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close this section of the library Penaeus monodon -- Virus diseases -- Fiji, Shrimps -- Diseases -- Fiji, Shrimp industry -- Fiji


View the PDF document The quality of black tiger shrimp Penaeus monodon broodstock among natural populations in the Fiji Islands : their viral-disease status
Author: Waqairatu, Salote.
Institution: University of the South Pacific.
Award: M.Sc.
Subject: Penaeus monodon -- Virus diseases -- Fiji, Shrimps -- Diseases -- Fiji, Shrimp industry -- Fiji
Date: 2008.
Call No.: Pac QL 444 .M33 W37 2008
BRN: 1045468
Copyright:Under 10% of this thesis may be copied without the authors written permission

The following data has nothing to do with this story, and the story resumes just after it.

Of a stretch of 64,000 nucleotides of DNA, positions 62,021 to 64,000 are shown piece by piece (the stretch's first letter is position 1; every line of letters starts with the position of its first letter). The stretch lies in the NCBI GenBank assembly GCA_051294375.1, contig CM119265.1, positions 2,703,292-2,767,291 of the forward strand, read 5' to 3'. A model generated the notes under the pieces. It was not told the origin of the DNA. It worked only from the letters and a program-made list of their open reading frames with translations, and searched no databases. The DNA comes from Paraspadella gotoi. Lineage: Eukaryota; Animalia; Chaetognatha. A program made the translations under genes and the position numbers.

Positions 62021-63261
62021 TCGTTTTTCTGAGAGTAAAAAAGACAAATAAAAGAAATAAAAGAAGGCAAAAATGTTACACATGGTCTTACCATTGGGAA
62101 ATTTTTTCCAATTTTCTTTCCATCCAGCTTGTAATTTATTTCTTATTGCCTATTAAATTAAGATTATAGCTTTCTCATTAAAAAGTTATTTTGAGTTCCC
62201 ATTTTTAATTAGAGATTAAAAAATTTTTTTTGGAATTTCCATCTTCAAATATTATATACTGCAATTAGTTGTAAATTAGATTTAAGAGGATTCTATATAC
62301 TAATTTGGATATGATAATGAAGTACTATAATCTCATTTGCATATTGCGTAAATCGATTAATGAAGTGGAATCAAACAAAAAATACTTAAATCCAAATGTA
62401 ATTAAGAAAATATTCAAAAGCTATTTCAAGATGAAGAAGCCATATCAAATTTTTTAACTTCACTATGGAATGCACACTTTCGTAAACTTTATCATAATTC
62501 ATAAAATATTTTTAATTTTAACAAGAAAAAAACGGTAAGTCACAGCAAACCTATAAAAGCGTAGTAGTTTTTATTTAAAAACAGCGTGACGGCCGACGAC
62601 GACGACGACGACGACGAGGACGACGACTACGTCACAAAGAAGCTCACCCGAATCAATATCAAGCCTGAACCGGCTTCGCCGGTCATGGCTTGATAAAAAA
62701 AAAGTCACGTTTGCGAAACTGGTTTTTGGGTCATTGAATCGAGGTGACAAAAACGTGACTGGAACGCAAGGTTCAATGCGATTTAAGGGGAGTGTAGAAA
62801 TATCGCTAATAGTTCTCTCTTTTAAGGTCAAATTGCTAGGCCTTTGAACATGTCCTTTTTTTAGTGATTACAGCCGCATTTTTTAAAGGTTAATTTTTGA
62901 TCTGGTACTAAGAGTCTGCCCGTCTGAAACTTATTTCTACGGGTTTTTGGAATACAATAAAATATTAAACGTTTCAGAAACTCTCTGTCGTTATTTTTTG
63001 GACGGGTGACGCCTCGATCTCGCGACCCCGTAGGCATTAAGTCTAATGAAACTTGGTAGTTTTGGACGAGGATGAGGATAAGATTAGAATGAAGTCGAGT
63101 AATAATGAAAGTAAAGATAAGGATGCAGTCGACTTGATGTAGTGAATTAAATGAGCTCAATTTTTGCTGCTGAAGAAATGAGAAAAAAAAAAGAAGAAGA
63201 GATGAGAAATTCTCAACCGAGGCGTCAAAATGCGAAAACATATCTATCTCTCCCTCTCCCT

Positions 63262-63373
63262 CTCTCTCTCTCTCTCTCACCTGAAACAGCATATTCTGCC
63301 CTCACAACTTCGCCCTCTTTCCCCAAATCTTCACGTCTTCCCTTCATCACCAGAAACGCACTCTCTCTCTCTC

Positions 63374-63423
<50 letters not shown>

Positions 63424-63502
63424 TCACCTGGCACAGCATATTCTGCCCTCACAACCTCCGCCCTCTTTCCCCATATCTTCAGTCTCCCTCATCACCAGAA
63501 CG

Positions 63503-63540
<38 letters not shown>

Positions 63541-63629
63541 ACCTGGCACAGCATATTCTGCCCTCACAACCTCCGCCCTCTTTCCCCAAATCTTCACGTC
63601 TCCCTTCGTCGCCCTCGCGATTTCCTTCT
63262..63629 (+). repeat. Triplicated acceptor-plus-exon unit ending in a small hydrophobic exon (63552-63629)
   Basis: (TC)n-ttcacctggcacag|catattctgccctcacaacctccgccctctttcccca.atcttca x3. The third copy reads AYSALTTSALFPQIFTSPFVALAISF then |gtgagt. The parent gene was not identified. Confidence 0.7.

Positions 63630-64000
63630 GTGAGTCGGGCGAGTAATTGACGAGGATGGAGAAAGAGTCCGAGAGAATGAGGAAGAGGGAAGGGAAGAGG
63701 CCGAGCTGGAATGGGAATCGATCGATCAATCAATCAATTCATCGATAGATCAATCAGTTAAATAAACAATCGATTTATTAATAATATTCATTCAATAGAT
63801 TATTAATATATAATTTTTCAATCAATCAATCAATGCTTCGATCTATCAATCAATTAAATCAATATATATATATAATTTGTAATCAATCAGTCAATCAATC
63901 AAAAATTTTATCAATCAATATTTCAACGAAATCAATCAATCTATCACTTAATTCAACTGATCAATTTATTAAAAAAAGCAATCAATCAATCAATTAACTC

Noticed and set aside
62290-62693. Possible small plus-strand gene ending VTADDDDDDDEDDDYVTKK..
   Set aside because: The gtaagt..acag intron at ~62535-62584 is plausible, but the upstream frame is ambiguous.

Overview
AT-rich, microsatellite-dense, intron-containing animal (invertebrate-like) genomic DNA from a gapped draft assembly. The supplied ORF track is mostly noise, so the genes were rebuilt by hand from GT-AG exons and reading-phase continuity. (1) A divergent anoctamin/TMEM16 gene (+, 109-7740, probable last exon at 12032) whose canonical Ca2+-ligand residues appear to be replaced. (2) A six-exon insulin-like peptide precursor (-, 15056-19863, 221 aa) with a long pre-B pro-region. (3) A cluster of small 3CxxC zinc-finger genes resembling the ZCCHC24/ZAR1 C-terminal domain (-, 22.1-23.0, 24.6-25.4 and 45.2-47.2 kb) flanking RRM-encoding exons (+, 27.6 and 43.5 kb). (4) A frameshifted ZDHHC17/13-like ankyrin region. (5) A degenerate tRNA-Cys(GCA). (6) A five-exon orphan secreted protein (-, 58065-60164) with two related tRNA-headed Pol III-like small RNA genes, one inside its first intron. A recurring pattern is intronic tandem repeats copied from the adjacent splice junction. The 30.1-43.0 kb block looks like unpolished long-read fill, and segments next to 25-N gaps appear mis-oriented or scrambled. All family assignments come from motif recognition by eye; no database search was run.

Abstract: As a growing multi-billion dollar industry, the world-wide shrimp industry has encountered diseases especially due to viruses that have been a major stumbling block to its expansion. In the South Pacific, shrimp industries are currently operating in New Caledonia, French Polynesia, Solomon Islands, Vanuatu and Fiji (Litopenaeus stylirostris). In Fiji alone there is a large and growing demand for shrimp. The high potential of Penaeus monodon or black tiger shrimp as a major source of revenue, and its natural presence in Fiji waters, led to the initiation of this study. The objectives of the study were three-fold; (i) to assess the quality of Fiji P. monodon for aquaculture by determining their viral-disease status; (ii) to determine the possible origin (indigenous or introduced) of any viruses found in Fiji P. monodon, and (iii) to obtain information about Fiji P. monodon broodstock availability by documenting traditional knowledge of capture methods, seasonality, and geographical and temporal abundance. Wild P. monodon shrimp samples were collected from five study sites (Dreketi, Muanisolo, Vunibau, Buretu and Moala) located in the North, South, Central-Eastern and Western divisions of Fiji. These samples were analysed at the Commonwealth Scientific and Industrial Research Organisation (CSIRO) Aquaculture Health Laboratory (Livestock Industries division) Brisbane, Australia; as part of the 'Sustainable aquaculture development in the Pacific region and northern Australia' project. The project was funded by the Australian Centre for International Agricultural Research (ACIAR). A total of 247 shrimp (from the five different sites within Fiji) were screened for eight different shrimp viruses namely; Hepatopancreatic parvovirus (HPV), Monodon baculo virus (MBV), Infectious hypodermal and haematopoietic necrosis virus (IHHNV), White spot syndrome virus (WSSV), Mourilyan virus (MoV), Taura syndrome virus (TSV), Gill-associated virus (GAV) and Yellow head virus (YHV). All samples were collected and tested in 10 separate pools, each containing 5 shrimp. Polymerase chain reaction (PCR) and histology were the two diagnostic methods used. The PCR method was used in three different formats, namely conventional PCR, Realtime PCR and Real-time PCR primers used in a conventional format. In situ hybridisation and routine haemotoxylin and eosin (H&E) staining were used as histological tools to determine any abnormal histology of shrimp tissue, which may support the PCR data. Fiji shrimp viral DNA was sequenced to determine the presence of any unique viral DNA strains. The PCR results of the study revealed HPV, MBV, IHHNV, MoV and GAV to be present in all samples except for MBV absent in one of the five sites (Vunibau). H & E stains and in situ hybdridisation of selected samples that were positive for certain viruses, also supported the PCR results. Of the four viral DNA sequences studied (HPV, MBV, MoV and GAV) HPV from Fiji showed a significant 19.4% difference to the Thai (control) HPV strain, but was 99.6% similar to an Indian strain. Fiji GAV and MoV were 0.4% to 2.6% different to the Australian GAV and MoV strains respectively. Fiji MBV was also highly similar (99.1%) to an Indian strain. The sequences of Fiji HPV and MBV suggest an introduction of the viruses via an Indian origin. Fiji GAV and MoV sequences were very similar to the Australian strain and suggest a possible origin from this region. However, as shrimp virus diagnostic tests have not been performed on samples collected prior to the introduction of Australian P. monodon PL into Fiji there may be other sources of these viruses. Further research would need to be carried out to confirm the origins of these viruses. Study of traditional knowledge held by the five communities revealed that the significance of shrimp depends largely on its availability and monetary value. Of the five study sites, Moala is the best site for P. monodon broodstock collection; however Vunibau and Buretu can also be potential sites for the same purpose. Availability of broodstock sizes is seasonal (October-March). Muanisolo and Dreketi mainly yielded small juveniles of a size suitable for on-growing. If small juveniles were also present at Moala, Vunibau and Buretu, then they were not easily caught by the fishing methods in use there. Value can potentially be added to these fisheries through grow-out of larger juveniles via aquaculture techniques. The traditional methods of capture at some sites are efficient but can be modified depending on the purpose of capture. An increase in shrimp demand may be a motivating factor to catch more shrimp and therefore build up traditional knowledge further. This study has shown that viruses exist in Fiji P. monodon and were all detected in a sub-clinical state in the absence of overt disease signs. The implications of this study are positive for Fiji's potential shrimp aquaculture industry, capacity-building for The University of the South Pacific and the South Pacific region as a whole.
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